Moonshining in and around the Great Smokies: Part 1–The Economics

Moonshining in and around the Great Smokies: Part 1–The Economics

Anne Bridges

In the not-too-distant past, moonshiners were common in the Smoky Mountains and throughout the Southern Appalachians. They were mountaineers who made part of their living manufacturing spirits by moonlight in the hidden coves and caves in order to evade taxes levied by the United States government.

In 1862, Abraham Lincoln signed into law a tax on distilled spirits in order to raise money to fund the Civil War. The tax was substantial. It started at 20 cents/gallon when the law was first passed then rose to $2.00/gallon in 1865. The alcohol tax varied over the subsequent years. It was $1.10/gallon starting in 1894 until the passage of the 18th amendment in 1920 outlawing the production and selling of alcoholic beverages otherwise known as Prohibition.

If a moonshiner could produce just one gallon of his 'mountain dew' each evening, he could employ a farm hand to do his hard work while he could spend his days hunting and fishing.
If a moonshiner could produce just one gallon of his 'mountain dew' each evening, he could employ a farm hand to do his hard work while he could spend his days hunting and fishing.

According to Dan Pierce in Corn From a Jar: Moonshining in the Great Smoky Mountains (Great Smoky Mountains Association, 2013), alcohol production was common throughout the American colonies and in the early republic. Many mountaineers were of Scots-Irish heritage and had a long family history of making distilled spirits.

These settlers in the Smokies often arrived carrying a copper pot distillery. Of course, it was that very prevalence of distilled spirits production that made it potentially a good source of revenue for the federal government.  But many mountain people could not afford to pay such a high tax and resented a levy on a product that previously had been tax-free. They responded to the tax by making and selling moonshine, an illegal version of the whiskey that their families had made for generations.

For the government, moonshining was a matter of lost revenue; for the Smoky mountaineer, it was a matter of simple economics. Corn was the main staple crop in the mountain region because it was cheap, sufficiently hardy to be grown on steep terrain, and could be easily ground in a crude tub mill.

The expense of storing and transporting a bulk agriculture commodity out of the mountains was greatly outweighed by the revenue that could be generated by reducing the corn into a fermented liquid and sealing it in a jar, thus increasing the monetary value of the corn as well as making it considerably easier to transport. The income from the sale of moonshine, often the only cash income for mountaineers, could be accumulated to meet local property tax obligations which, unlike the whiskey tax, the mountaineers had no objection to paying.

Many gallons of moonshine were sold or bartered to neighbors. Others were carefully concealed in wagons, hidden under quilts and other goods, and taken to markets to be sold surreptitiously.
Many gallons of moonshine were sold or bartered to neighbors. Others were carefully concealed in wagons, hidden under quilts and other goods, and taken to markets to be sold surreptitiously.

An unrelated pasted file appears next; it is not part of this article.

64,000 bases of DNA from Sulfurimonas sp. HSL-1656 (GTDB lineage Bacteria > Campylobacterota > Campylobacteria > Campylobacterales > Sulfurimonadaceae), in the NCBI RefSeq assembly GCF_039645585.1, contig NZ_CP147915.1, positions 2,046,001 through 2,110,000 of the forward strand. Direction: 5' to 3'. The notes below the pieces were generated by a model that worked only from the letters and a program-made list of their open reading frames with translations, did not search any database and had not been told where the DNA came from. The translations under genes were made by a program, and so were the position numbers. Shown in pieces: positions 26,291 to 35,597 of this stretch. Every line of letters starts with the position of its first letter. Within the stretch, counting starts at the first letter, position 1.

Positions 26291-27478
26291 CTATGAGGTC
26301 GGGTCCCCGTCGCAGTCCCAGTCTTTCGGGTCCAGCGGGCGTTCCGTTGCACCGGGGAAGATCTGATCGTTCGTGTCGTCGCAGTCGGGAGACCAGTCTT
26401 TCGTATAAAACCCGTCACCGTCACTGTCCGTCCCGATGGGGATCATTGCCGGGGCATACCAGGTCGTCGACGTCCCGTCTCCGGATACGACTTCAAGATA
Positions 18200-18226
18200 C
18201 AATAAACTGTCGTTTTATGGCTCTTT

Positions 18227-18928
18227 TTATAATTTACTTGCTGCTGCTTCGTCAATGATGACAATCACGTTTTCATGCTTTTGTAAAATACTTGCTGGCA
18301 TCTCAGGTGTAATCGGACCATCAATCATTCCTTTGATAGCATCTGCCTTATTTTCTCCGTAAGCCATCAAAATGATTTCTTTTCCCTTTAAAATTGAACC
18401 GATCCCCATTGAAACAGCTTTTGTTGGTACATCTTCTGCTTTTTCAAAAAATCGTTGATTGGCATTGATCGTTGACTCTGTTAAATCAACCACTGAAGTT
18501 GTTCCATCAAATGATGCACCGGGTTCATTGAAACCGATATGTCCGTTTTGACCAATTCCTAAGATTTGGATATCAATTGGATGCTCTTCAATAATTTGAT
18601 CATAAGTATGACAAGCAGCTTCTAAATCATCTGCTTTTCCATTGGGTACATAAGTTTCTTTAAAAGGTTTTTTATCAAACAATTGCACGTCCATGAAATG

One of the best 19th-century accounts of illegal whisky production in the Southern Appalachians was After the Moonshiners By One of the Raiders: A Book of Thrilling, Yet Truthful Narratives, published in 1881. The author, George Wesley Atkinson, was a revenue agent, a public official hired by the federal government to track down and arrest individuals who made illegal spirits.

After his short career as a federal agent, Atkinson went into politics, later becoming governor of West Virginia. While he offered little defense for the activity of illegal whiskey production, he pointed out that wages in the Smoky backwoods were low. A good farmhand could be hired for 50 cents a day. If a moonshiner could produce just one gallon of his "mountain dew" each evening, he could employ a farm hand to do his hard work while he could spend his days hunting and fishing. All the stills that Atkinson destroyed could easily produce more than one gallon per day making moonshine a profitable business, assuming the moonshiners could avoid the federal agents charged with shutting down their stills.

Once the moonshine was made, it had to be marketed in such a manner as to avoid detection by revenue agents and their local informants. Many gallons were sold or bartered to neighbors. Others were carefully concealed in wagons, hidden under quilts and other goods, and taken to markets to be sold surreptitiously.

Moonshiners always ran the risk of detection at any point in the process. Some ended up in front of a judge and served time in jail only to be released and go straight back to making moonshine, hoping that the still had not been destroyed as part of their arrest.

Next time: More on the process of making moonshine.

Anne Bridges is the former co-director of the Great Smoky Mountains Regional Project at the University of Tennessee Libraries. Now retired and living in Oregon, she was the project founder and bibliographer for the Great Smoky Mountains Regional Collection. Her publications include Terra Incognita: An Annotated Bibliography of the Great Smoky Mountains, 1544-1934The Terra Incognita Reader: Early Writings on the Great Smoky Mountains, and two edited books by Paul Adams. In 2016, she was recognized by the Great Smoky Mountains Association as one of the 100 Most Influential People in the History of the Great Smoky Mountains.

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